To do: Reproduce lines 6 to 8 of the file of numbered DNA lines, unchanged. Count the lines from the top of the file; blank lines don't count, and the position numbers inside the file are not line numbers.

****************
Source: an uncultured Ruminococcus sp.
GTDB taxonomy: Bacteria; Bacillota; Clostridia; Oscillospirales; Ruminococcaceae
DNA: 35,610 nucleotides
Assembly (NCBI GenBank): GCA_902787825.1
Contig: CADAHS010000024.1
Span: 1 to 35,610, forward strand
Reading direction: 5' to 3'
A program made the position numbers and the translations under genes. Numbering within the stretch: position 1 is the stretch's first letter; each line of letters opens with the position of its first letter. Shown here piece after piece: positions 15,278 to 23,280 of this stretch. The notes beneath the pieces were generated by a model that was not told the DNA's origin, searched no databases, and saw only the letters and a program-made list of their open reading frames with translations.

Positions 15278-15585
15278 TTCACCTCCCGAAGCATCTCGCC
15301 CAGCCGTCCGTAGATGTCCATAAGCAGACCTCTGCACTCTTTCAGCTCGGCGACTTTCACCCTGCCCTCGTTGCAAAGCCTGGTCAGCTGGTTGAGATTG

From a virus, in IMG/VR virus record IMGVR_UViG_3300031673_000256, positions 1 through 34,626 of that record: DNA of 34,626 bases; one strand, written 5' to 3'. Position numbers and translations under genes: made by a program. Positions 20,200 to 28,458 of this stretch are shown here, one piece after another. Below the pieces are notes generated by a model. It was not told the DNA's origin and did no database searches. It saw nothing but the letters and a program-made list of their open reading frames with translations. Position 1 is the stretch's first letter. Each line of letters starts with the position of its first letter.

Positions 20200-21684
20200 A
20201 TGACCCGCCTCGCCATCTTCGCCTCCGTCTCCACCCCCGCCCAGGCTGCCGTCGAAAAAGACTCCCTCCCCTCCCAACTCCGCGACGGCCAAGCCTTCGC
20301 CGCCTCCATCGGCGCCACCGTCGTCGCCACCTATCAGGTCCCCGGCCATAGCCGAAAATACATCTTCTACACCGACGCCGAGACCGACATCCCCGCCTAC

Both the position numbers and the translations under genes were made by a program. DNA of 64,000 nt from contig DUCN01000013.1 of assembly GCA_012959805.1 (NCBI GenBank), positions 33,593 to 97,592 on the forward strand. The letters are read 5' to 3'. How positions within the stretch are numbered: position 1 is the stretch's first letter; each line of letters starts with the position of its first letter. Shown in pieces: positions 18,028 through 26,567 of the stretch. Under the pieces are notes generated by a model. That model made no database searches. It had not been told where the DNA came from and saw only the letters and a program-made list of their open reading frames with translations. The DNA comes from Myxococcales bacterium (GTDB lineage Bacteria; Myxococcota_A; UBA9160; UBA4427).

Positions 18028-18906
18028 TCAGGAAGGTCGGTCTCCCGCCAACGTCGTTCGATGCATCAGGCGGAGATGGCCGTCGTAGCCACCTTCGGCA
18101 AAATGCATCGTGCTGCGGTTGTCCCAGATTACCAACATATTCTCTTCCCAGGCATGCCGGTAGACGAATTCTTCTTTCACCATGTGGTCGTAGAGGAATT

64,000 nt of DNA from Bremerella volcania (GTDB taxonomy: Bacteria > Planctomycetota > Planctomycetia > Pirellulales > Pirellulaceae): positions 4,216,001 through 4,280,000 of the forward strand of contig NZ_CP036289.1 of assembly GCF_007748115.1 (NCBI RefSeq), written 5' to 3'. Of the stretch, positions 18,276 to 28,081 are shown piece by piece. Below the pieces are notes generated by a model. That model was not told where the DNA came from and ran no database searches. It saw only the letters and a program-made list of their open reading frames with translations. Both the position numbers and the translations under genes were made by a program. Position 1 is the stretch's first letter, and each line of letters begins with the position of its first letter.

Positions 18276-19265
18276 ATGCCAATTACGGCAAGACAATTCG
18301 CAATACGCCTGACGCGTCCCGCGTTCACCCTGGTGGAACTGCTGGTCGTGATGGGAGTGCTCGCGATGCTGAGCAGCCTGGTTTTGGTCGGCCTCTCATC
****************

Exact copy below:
Span: 1 to 35,610, forward strand
Reading direction: 5' to 3'
A program made the position numbers and the translations under genes. Numbering within the stretch: position 1 is the stretch's first letter; each line of letters opens with the position of its first letter. Shown here piece after piece: positions 15,278 to 23,280 of this stretch. The notes beneath the pieces were generated by a model that was not told the DNA's origin, searched no databases, and saw only the letters and a program-made list of their open reading frames with translations.